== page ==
I attempted to divert her after I took in one deep, long, cleansing breathe, with a quick little quip about how her brother would protect her from a playground bully, showing his love in this way even if on a daily basis it is difficult to feel his love. My son and his friend got involved, thankfully, in this tale I was weaving and soon the six-year-old was giggling with glee as her brother continued to explain to her how he would give the playground bully the evil eye with several demonstrations. I smiled as I listened to them, happy that I had diverted the argument and the tears-glad for my one moment of good parenting.

I thought to myself how I far to often give myself a hard time about my parenting skills; frustrated at my lack of patience with my teen-age son, who seems to work really hard on aggravating me, even though or because of our former great relationship. I have read many parenting books, trying to find the magic ingredient to show me the way. I have read and listened to Anne Lamott (a fabulous author, who often writes about her son, Sam) for guidance.

Then one night J. and I were rereading Amy Krouse Rosenthal's Cookies; bite-sized life lessons when a thought hit me! This is my parenting book!! This truly hits all that I need to remember when parenting my children and if I can show them these qualities, using this common language I use every day as a teacher-librarian we may get somewhere together!

This will be particularly prudent as we head out on our major Summer Road-Trip to the DC area. I am going to make myself a cheat sheet with AKR's key words; you know, like "cooperation, polite, loyal, optimistic, and respect" so I can use them repeatedly as we drive for days together. I'm happy we have our Volvo instead of this...
which was the way my family road-tripped back in the day. (well, it was more of a green 70's version, really)

Watch this great video of Anne Lamott on Stephen Colbert.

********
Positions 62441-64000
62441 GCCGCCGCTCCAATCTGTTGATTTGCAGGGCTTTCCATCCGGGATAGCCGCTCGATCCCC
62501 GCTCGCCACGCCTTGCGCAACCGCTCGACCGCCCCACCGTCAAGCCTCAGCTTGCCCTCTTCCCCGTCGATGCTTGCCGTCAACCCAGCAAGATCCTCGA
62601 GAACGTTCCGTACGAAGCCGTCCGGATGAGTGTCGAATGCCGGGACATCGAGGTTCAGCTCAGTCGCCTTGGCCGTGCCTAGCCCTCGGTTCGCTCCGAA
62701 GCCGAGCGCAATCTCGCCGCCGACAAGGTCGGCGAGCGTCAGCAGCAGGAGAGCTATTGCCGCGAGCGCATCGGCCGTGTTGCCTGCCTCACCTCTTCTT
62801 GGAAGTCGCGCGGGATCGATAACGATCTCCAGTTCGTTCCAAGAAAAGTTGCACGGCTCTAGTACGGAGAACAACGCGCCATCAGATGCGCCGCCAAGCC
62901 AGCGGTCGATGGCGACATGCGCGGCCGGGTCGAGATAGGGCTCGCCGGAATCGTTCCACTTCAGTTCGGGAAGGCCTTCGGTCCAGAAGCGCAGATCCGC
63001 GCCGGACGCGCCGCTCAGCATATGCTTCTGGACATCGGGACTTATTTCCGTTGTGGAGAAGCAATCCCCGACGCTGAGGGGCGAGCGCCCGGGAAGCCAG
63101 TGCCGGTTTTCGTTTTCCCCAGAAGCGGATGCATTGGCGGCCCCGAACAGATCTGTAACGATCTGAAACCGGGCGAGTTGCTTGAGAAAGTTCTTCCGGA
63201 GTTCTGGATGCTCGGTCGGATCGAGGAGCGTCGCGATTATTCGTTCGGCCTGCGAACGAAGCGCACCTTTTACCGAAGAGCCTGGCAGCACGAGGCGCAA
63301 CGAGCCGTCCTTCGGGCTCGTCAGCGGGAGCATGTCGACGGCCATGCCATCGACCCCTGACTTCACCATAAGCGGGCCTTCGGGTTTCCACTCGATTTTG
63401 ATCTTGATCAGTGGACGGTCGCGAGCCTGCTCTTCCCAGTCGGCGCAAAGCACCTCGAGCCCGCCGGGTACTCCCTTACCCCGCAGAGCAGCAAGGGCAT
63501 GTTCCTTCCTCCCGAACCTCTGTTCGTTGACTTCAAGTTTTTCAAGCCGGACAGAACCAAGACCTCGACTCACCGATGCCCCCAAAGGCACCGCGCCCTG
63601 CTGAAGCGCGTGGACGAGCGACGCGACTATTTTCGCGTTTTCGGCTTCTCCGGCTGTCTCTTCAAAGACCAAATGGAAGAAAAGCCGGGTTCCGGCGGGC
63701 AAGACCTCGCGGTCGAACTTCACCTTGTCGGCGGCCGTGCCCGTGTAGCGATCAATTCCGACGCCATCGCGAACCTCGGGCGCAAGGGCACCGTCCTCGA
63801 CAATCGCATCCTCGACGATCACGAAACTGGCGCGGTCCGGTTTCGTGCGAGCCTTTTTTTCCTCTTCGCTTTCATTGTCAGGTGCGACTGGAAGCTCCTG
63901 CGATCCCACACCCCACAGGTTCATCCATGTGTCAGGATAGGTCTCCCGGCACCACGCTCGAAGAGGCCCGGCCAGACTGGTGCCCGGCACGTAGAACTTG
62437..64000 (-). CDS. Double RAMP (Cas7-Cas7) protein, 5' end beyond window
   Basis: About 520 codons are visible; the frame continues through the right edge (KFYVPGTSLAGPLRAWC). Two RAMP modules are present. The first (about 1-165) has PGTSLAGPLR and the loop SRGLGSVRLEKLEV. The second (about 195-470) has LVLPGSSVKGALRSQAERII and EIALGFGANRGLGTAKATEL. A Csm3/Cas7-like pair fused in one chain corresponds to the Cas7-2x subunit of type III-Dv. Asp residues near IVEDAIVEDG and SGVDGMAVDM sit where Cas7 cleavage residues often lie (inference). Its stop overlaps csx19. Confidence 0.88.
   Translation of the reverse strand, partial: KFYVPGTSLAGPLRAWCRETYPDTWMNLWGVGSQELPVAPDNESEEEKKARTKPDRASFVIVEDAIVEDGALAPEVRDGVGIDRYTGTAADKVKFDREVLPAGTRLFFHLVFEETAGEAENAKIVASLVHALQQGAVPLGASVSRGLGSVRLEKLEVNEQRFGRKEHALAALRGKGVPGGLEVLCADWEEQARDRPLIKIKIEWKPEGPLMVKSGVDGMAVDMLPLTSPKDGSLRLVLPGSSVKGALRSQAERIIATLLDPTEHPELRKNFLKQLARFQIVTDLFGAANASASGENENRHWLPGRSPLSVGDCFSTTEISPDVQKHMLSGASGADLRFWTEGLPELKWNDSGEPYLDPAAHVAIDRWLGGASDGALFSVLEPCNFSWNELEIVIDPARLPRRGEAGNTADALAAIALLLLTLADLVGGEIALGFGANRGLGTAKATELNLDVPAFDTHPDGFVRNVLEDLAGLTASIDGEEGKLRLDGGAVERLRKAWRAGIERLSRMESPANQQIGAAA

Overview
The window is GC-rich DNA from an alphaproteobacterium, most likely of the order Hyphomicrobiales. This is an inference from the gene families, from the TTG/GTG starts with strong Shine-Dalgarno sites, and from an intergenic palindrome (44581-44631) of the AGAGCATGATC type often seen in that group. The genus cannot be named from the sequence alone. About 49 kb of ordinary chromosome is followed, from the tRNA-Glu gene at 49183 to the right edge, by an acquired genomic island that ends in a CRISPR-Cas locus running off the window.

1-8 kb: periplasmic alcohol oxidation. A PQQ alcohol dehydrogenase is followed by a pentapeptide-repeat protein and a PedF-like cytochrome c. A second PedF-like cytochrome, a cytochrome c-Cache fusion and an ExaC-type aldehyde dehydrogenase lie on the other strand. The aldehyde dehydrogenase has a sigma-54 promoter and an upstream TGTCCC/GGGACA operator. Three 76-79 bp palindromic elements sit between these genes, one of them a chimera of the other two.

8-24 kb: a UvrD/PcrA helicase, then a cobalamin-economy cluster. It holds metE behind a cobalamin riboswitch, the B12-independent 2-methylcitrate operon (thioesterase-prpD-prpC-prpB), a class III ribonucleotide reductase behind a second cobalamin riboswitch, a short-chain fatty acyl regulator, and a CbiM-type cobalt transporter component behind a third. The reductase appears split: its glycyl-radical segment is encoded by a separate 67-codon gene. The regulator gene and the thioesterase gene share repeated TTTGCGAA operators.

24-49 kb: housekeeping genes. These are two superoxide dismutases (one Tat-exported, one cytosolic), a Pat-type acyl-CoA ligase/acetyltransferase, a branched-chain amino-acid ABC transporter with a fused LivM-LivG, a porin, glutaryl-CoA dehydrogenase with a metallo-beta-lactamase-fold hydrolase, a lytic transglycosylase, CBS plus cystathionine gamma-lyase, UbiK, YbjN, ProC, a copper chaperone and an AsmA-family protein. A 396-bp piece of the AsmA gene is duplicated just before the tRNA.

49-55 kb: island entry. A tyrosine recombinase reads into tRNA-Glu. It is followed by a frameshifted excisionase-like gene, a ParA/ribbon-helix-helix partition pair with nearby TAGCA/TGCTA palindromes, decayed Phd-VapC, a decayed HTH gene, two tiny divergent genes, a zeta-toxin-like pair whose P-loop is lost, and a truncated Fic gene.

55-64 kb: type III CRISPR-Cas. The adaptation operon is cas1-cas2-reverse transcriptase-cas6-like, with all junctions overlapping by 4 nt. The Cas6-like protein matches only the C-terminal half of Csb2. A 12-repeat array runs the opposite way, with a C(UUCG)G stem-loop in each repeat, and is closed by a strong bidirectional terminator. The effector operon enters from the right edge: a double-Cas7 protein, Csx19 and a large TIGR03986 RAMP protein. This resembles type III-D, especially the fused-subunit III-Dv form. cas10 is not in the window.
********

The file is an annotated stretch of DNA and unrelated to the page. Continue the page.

Tuesday, June 23, 2009

The Wild Girls by Pat Murphy

My friend, Tina, from books are my thing, made me check this book out last week from our local library. She said, "Even though the cover is very unattractive, the story is great," and it was!! Funny one point, during my reading, I made a mental note that the dialogue was a not that good..then, when I got to the end, I had a huge "aha" moment, which I will not share because I don't want to be a spoiler!!

The story centers around Joan, who has just moved to a suburb of San Fransisco from Connecticut, with her family. Joan is sent out to "explore the neighborhood" one day while her mom is unpacking stuff and she meets a neighbor girl unlike any other. Her new friend goes by the name of Fox and appears to live in the forest area between Joan's house and the rest of the world. Fox (aka Sarah) lives with her wise single father, Gus, who is a writer (and a tattooed motorcycle rider.) Joan's father, on the other hand, is bitter and angry and takes it out on his family with sarcastic comments. Neither family situation is perfect, however, for Fox misses the mother who left her when she was seven.

Luckily, Fox and Joan end up in the same class and, toward the end of the year, enter a story-writing contest together, with one story they have created about "wild girls". The girls' story wins and they are invited to become part of a special writer's workshop taught by a unique teacher, Verla Volante, at Berkeley. This opens up a whole new world for Sarah and Joan as they trek each week into the wild city and meet a bunch of "loose nuts" that help them understand their own unique qualities. This book is a wonderful romp with a great cast of characters, and lots of story-telling tips along the way!!
Pat Murphy's website
Tina's review
Sarah Laurence's review
love the cover art on her copy-why did they change it????

Saturday, June 20, 2009

The List

  1. I've looked at this book, The Patron Saint of butterflies by Cecilia Galante several times at the library.
  2. I finally brought it home to read.
  3. I read it in one blissful day.
  4. Interesting cast of characters including the independent and courageous Honey and when the time is right, Agnes and Benny persevere.
  5. Religion is at the center of the story.
  6. Not just any old religion but a cult led by Emmanuel and Veronica.
  7. The cult began in some small Iowa town where Emmanuel was a professor.
  8. Love the grandmother-Nana Pete (Petunia); she is not part of the cult-thank heavens!!
  9. Winky, another cool character, has a beautiful butterfly garden(something I aspire to have also).
  10. You should read this book just so you can see the battle that rages inside of Agnes and maybe all of us from time to time.